• All children notice difference. It does not make them prejudice or racist. It is how young children categorize the world. Older children start to categorize people in more sophisticated ways. They develop an awareness of more subtle differences.
  • Do not overreact. The way in which you respond to your child’s comments will influence his acceptance of difference. Silence in response to a bigoted remark, intentional or not, implies your approval.
  • If your child, inadvertently or intentionally, makes a comment or asks a question that is offensive or smacks of racism, calmly suggest you discuss what he has said. But do not let it go. Not only can you take advantage of the opportunity for a morality lesson, but it also lets him know that no topic is off limits.
  • Applaud, promote, and encourage difference. Our world is comprised of difference. You can spin differences in people as being welcome and necessary.  It is the spice of life.
  • Do not practice colorblindness or color-muteness. Rather, think about color fairness. Differences must be acknowledged to be accepted. We live in a multi ethnic society. Colorblindness denies that reality.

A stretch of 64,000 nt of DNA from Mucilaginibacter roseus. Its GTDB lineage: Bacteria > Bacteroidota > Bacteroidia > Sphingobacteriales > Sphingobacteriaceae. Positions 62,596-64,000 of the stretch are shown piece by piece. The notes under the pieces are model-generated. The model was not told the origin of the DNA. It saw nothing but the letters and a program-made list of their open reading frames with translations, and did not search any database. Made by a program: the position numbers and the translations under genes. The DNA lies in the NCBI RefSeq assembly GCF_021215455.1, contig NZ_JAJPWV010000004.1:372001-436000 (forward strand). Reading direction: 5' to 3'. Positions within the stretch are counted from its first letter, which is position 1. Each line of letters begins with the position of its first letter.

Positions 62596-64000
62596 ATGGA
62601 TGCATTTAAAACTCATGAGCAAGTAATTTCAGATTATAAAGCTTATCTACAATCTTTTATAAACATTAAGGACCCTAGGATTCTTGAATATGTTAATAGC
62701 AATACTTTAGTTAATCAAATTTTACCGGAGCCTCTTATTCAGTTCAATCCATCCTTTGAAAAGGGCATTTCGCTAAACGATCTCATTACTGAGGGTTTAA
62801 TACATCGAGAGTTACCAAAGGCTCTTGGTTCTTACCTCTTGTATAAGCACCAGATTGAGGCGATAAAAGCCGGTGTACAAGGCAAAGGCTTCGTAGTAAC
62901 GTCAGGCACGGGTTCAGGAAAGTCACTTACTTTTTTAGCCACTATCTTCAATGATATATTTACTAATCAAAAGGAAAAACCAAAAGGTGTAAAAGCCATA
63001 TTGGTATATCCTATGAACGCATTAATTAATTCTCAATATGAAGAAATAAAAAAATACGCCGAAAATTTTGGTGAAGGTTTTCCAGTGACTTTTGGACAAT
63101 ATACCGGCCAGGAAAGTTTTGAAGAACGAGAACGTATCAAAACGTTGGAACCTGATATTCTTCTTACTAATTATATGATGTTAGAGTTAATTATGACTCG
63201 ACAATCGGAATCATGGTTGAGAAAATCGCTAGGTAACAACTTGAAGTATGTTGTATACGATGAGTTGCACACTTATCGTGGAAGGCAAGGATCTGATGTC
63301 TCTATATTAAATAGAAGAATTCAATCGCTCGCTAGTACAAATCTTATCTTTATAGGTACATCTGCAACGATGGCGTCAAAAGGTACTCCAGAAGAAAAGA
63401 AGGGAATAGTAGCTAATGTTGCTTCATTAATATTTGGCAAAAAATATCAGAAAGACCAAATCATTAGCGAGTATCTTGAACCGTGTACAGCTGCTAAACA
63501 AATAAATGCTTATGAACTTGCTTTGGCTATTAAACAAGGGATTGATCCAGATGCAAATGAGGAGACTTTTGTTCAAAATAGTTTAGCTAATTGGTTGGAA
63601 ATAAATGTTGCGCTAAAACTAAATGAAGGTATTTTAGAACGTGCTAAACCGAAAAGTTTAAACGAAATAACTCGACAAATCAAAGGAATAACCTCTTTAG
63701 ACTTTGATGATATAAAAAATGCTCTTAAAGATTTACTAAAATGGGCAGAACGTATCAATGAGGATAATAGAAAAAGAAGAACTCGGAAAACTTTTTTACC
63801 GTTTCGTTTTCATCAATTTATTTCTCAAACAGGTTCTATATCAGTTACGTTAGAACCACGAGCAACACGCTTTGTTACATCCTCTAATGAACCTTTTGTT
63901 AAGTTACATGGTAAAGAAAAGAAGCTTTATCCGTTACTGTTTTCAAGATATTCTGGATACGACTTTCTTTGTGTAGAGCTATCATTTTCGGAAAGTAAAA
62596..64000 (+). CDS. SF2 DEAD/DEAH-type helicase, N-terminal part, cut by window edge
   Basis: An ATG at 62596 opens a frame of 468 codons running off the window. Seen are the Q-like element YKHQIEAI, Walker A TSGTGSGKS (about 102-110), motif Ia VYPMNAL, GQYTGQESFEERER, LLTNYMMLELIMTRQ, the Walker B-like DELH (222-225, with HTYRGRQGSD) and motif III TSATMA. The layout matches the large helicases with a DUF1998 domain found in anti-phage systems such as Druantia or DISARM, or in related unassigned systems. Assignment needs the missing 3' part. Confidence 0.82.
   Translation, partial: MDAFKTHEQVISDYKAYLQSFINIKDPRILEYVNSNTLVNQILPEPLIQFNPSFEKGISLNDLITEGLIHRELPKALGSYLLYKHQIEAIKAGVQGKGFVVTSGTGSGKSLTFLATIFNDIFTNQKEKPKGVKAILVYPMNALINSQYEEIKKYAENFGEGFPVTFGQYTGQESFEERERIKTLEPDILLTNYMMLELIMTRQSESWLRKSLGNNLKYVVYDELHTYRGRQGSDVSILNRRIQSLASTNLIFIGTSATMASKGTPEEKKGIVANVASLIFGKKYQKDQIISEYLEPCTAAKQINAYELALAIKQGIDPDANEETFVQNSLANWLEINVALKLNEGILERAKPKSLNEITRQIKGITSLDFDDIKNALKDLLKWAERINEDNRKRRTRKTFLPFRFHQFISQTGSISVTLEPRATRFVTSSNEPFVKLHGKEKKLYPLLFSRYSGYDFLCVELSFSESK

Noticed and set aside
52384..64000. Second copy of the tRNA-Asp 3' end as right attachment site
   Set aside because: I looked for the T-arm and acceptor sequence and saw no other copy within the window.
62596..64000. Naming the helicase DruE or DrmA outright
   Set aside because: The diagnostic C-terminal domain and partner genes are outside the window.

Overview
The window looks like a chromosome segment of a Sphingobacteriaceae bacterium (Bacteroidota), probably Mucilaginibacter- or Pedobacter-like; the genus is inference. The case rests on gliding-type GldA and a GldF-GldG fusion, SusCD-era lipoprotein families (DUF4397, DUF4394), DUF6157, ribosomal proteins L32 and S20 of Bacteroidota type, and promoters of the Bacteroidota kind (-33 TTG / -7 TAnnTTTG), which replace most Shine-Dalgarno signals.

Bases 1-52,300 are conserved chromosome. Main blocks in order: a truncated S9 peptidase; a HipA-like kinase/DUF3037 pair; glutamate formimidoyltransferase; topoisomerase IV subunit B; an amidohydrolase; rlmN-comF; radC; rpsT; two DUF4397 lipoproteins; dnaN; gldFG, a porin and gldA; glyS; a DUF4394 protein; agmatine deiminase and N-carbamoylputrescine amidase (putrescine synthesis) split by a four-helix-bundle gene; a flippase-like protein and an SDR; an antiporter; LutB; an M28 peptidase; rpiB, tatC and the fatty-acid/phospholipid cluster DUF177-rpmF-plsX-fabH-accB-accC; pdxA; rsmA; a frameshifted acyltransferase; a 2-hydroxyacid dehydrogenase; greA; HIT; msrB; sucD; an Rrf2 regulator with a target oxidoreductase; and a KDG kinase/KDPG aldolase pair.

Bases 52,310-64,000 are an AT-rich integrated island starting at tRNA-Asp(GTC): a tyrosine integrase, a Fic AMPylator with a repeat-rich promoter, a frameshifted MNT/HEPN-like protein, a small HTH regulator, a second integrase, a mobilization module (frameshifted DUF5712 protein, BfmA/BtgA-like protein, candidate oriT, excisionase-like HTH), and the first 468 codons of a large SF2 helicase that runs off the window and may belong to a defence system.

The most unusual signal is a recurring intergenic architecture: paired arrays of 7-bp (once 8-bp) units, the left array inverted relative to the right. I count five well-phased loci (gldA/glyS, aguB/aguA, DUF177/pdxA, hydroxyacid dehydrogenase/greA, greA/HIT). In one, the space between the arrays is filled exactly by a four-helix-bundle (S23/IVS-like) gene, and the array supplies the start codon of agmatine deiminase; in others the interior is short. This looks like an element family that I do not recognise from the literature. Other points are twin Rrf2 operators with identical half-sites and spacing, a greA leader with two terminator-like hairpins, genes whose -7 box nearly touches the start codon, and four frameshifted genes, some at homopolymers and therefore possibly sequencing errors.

• Beware of labeling. Take pains not to label, referring to people by race, saying for example.—that black lady, that Chinese man. Call people by their names. They should be distinguished for who they are, not for their appearance, race, or culture.
  • Responding to the Dallas Shooting If your child brings up the event, asks you questions, indicates that he knows that something came down,  first find out what he knows. Then be honest and direct.
  • Explain to your preschool age child as little as possible, emphasizing … a person who was very angry did not know how to deal with his angry feelings, and he shot some policemen. It was a horrible, terrible event.
  • Explain to your elementary school age child the facts of what happened in Dallas, answering just his questions.
  • Talk with, rather than explain to your teen. Children this age need an opportunity to talk while you listen


How to Teach about the Police

  • Teach what police officers do. From an early age, help your young child to learn that police officers are helpers. They help to keep things peaceful. They help to keep people safe. They remind us to follow all the rules so everyone will be safe.
  • Portray the police in a positive light.  Teach your child that we like and appreciate the police. Do not portray them as the enemy.
  • Demonstrate respect for the police. For example, avoid derogatory names for police, like “cop” or “pig,” not even in passing or in jest.
  • Do not use the police as part of your discipline. Never, but never, threaten to call the police when a child is misbehaving. Need I say never to say the child will be put in jail?